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As you can see there is some snow inside the jugs and around the tops, as the temperature increases over the next few days (it is supposed to be in the 50’s by Saturday) the process of freezing and thawing will continue!

 


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Seeds for Winter-Sowing Going out TODAY!

So I showed everyone to how I made my containers for winter-sowing. With the help of my daughter, LBug, I got all my hardy seeds sown. Since it is 14 degrees outside we decided to work at the kitchen table.  HINT: I keep a crib sheet that I use to cover my table for messy projects like painting and potting, then I can just toss it in the wash!

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We put about 3 to 4 inches of organic potting soil in each bucket, the soil was already pre-moistened, but not too wet, since it set out in the rain! Make sure that the soil is loose and not packed down so that the roots can form. With this process it is not necessary to nick or soak seeds. The freezing and thawing they will go through over the next few months soften the seeds and prepare them for germination.

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We did space seeds that need spacing and others we spread across the top and covered with about a 1/4 inch of soil. This go we are starting the following seeds:

  1. Broccoli
  2. Cauliflower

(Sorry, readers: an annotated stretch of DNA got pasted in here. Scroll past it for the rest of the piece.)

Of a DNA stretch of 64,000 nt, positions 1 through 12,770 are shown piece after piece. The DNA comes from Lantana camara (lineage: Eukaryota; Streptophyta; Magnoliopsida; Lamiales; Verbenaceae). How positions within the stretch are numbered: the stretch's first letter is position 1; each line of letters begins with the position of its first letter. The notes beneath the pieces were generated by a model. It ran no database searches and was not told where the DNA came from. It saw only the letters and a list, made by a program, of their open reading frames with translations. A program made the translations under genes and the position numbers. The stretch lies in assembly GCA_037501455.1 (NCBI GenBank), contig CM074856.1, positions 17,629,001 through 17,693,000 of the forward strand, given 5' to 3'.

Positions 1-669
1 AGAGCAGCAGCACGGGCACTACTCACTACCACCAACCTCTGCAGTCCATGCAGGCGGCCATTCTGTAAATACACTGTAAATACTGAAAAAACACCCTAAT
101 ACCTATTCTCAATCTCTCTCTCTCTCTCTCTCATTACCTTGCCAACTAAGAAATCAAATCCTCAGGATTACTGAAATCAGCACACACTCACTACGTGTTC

3. Brussels Sprouts
  4. Cabbage
  5. Spaghetti Squash
  6. Bibb Lettuce
  7. Head lettuce
  8. Crookneck Squash
  9. Zucchini
  10. Parsley

I plan to start some tender plants in March and April the same way but it is just too cold right now. I am also starting some of these plants indoors. Since I am new to starting plants from seeds I want to have several options! When the seeds are sown all you need to do now is put on a piece of duct tape to keep the tops closed and remove all the lids.

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Next find a good spot in your yard. I chose my patio because it gets good afternoon sun and some shade and is protected from the wind. I put them all up on a table so that they are protected from neighborhood dogs and such. Make sure they are accessible to the rain and snow!

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* It was not snowing the day I put them out! This is a few days later…

As you can see I placed them in the back yard on my patio table. I can keep and eye on them out the kitchen window and they get the sun and weather exposure they need.